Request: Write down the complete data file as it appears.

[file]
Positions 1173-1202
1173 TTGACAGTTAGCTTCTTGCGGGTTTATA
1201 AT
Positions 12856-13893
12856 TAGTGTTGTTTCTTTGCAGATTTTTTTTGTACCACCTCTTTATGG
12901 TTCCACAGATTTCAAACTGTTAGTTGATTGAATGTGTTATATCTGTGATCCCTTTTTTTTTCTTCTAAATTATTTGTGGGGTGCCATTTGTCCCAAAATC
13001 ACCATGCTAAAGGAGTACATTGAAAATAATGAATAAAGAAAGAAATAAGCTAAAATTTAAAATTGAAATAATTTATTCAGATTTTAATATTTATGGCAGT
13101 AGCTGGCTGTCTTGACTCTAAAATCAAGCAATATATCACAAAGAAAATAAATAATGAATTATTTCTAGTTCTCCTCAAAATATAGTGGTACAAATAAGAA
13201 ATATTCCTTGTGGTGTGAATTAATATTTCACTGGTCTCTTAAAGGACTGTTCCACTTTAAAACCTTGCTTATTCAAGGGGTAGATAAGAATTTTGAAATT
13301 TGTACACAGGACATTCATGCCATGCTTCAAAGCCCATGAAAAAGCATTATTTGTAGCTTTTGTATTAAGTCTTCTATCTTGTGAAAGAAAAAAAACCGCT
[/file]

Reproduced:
Positions 1173-1202
1173 TTGACAGTTAGCTTCTTGCGGGTTTATA
1201 AT
Positions 12856-13893
12856 TAGTGTTGTTTCTTTGCAGATTTTTTTTGTACCACCTCTTTATGG
12901 TTCCACAGATTTCAAACTGTTAGTTGATTGAATGTGTTATATCTGTGATCCCTTTTTTTTTCTTCTAAATTATTTGTGGGGTGCCATTTGTCCCAAAATC
13001 ACCATGCTAAAGGAGTACATTGAAAATAATGAATAAAGAAAGAAATAAGCTAAAATTTAAAATTGAAATAATTTATTCAGATTTTAATATTTATGGCAGT
13101 AGCTGGCTGTCTTGACTCTAAAATCAAGCAATATATCACAAAGAAAATAAATAATGAATTATTTCTAGTTCTCCTCAAAATATAGTGGTACAAATAAGAA
13201 ATATTCCTTGTGGTGTGAATTAATATTTCACTGGTCTCTTAAAGGACTGTTCCACTTTAAAACCTTGCTTATTCAAGGGGTAGATAAGAATTTTGAAATT
13301 TGTACACAGGACATTCATGCCATGCTTCAAAGCCCATGAAAAAGCATTATTTGTAGCTTTTGTATTAAGTCTTCTATCTTGTGAAAGAAAAAAAACCGCT